“I didn’t design it to show off the similarities between cinema and comics, which are there, but in my opinion are fairly unremarkable. It was designed to show off the things that comics could do that cinema and literature couldn’t.”
Of course the resultant film, while as true to the source as possible, was a critical failure. Whatever made Watchmen one of TIME magazine’s greatest novels of the 20th century, couldn’t transfer to film.
Other examples abound, such as the Pulitzer prize winning Maus, described by the Wall Street Journal as “the most affecting and successful narrative ever done about the holocaust” (and they’re right, it makes Schindler’s List look like the Inglourious Basterds). Art Spiegelman, the author, has repeatedly refused to allow it to be made into a film, as well he might; the pacing, the imagery, not to mention the breadth of scope and transitions of time, are unimaginable in any other form. Spiegelman told a story, that could have been told, in its most basic form, in any medium, but his skill with comics takes it beyond the basic and into the realms of mastery. Simply put, the story of the Holocaust exists in many forms, but Maus could only exist in comics.
But who here has read Maus? Or Adrian Tomine’s exploration of the disconnection of city life in Sleepwalk? How about Thompson’s beautiful and sad meditation Blankets? Or the post modern stylings of It’s a Good Life, if You Don’t Weaken? For the most part, the art of comics is now inherently bound up in the art of films, in Iron Man and the Dark Knight. Of course the great irony is, in fact, that if a comic is capable of being made into a film, it is, almost by definition, a bad example of a comic. Admittedly, light, whimsical comics like Scott Pilgrim have made very effective light and whimsical films, and Sin City is an interesting case which I will spare you in this piece (pity my girlfriend). But the point remains, the continuing plethora of comic book films simply reinforce the idea of the interconnected, and symbiotic nature of the two media.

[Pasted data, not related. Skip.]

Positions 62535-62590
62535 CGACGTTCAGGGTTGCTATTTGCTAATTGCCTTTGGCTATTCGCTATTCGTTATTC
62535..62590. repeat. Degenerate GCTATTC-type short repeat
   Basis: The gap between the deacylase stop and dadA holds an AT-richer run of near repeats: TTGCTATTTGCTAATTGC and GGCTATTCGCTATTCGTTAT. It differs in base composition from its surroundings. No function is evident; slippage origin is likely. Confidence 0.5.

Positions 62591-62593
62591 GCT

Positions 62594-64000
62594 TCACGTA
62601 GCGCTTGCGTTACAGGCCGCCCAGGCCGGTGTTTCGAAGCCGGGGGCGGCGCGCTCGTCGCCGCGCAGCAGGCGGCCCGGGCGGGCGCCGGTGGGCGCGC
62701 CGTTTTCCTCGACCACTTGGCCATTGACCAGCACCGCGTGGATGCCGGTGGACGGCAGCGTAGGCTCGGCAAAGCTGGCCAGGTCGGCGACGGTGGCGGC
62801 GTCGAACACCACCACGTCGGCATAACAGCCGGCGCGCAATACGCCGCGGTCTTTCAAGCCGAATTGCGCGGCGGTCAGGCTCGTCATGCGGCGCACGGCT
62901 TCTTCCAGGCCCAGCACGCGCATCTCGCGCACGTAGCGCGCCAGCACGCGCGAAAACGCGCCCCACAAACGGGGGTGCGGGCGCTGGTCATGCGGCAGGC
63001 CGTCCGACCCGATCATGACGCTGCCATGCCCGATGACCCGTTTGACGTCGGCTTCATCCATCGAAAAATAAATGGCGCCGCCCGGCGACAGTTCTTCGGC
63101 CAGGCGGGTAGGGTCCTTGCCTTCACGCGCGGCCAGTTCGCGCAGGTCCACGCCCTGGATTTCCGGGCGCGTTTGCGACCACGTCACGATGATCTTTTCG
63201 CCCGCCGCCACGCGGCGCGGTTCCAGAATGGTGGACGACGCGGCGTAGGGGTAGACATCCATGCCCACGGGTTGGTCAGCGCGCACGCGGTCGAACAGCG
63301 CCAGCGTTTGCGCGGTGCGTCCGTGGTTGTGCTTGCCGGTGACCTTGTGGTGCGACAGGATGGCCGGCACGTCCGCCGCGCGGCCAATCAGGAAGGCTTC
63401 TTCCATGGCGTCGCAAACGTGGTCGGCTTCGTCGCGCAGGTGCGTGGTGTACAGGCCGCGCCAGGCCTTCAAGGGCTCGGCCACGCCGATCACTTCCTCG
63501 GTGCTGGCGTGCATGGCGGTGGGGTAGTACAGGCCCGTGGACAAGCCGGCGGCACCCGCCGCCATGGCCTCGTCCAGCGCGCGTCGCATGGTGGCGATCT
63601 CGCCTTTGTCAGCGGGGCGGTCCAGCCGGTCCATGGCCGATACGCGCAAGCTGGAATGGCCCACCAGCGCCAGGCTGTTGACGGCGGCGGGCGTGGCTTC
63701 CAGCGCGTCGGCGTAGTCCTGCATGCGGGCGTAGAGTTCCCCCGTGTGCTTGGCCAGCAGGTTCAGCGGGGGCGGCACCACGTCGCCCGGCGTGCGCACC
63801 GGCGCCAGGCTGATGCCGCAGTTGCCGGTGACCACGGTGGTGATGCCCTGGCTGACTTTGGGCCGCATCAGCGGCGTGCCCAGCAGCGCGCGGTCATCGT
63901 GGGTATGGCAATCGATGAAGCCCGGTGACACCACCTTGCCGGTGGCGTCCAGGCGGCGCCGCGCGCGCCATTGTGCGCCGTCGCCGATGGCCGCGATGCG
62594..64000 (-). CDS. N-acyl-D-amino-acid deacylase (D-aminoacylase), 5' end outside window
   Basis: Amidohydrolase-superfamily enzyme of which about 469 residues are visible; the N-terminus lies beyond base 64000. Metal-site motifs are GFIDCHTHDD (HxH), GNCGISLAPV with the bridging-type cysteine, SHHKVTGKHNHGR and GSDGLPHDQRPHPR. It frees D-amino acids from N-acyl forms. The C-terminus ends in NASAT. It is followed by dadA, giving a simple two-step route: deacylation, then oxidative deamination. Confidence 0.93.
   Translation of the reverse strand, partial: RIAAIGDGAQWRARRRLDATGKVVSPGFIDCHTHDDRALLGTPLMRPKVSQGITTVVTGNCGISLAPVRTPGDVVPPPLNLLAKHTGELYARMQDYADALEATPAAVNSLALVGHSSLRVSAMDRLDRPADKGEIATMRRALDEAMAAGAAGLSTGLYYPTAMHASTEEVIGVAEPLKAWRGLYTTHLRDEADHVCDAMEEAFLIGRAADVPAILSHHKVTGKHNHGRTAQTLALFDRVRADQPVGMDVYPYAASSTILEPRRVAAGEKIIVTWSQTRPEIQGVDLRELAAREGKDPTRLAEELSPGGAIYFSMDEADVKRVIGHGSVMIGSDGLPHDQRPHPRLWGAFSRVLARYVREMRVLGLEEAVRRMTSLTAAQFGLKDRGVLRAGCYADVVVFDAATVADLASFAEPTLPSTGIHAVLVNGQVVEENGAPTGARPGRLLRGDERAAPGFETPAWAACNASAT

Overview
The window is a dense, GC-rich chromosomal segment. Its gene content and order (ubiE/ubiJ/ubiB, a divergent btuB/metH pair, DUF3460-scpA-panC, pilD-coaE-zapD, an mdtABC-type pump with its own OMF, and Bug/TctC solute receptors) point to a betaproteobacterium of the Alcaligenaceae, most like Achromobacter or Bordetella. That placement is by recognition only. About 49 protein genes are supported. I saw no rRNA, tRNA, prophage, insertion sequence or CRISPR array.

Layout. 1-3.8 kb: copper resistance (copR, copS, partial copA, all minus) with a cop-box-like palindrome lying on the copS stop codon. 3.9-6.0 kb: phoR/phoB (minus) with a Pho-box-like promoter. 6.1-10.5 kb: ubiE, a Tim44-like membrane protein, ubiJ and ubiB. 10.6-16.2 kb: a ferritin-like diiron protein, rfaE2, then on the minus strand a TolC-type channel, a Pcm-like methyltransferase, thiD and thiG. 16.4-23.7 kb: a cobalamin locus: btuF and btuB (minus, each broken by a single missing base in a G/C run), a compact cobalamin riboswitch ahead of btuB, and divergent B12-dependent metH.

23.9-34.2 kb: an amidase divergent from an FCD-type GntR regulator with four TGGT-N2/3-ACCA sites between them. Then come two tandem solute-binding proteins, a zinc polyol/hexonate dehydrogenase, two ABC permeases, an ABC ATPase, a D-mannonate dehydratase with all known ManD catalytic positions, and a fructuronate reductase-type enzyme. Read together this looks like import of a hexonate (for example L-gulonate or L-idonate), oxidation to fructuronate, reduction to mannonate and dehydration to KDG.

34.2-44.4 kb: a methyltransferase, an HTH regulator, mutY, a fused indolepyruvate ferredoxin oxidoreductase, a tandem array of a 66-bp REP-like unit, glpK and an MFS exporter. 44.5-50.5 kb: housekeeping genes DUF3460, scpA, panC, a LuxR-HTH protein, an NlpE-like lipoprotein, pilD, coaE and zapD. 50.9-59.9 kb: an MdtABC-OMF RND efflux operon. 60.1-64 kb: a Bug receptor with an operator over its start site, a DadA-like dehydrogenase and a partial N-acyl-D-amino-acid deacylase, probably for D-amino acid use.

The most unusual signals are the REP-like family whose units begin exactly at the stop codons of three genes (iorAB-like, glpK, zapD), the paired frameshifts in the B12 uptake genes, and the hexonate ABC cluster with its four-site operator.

If all of this results in simply obscuring and hiding the work of talented artists and writers, then it is hardly a new phenomenon. Serious comics of the sort I am discussing started in the ’70s with Will Eisner, and by and large, have not grown much in mass appeal since then, obscured as much by comics’ own stereotypes and superheroes as by associations of other mediums. But, arguably, comic book films do more than simply obscure. Films offer comic writers and publishers an escape from the preconceptions and judgements that plague the comics industry. By allowing works to gain elusive mainstream acceptance and recognition, “The Comic Book Film” becomes the apex of the art of comics, and removes the need, or indeed desire, to look inwards and explore the potentials within the medium itself. The real art of comics is resilient, it wont die, but as long as comics cannot find main stream appreciation without resort to film, its development will be sadly curtailed.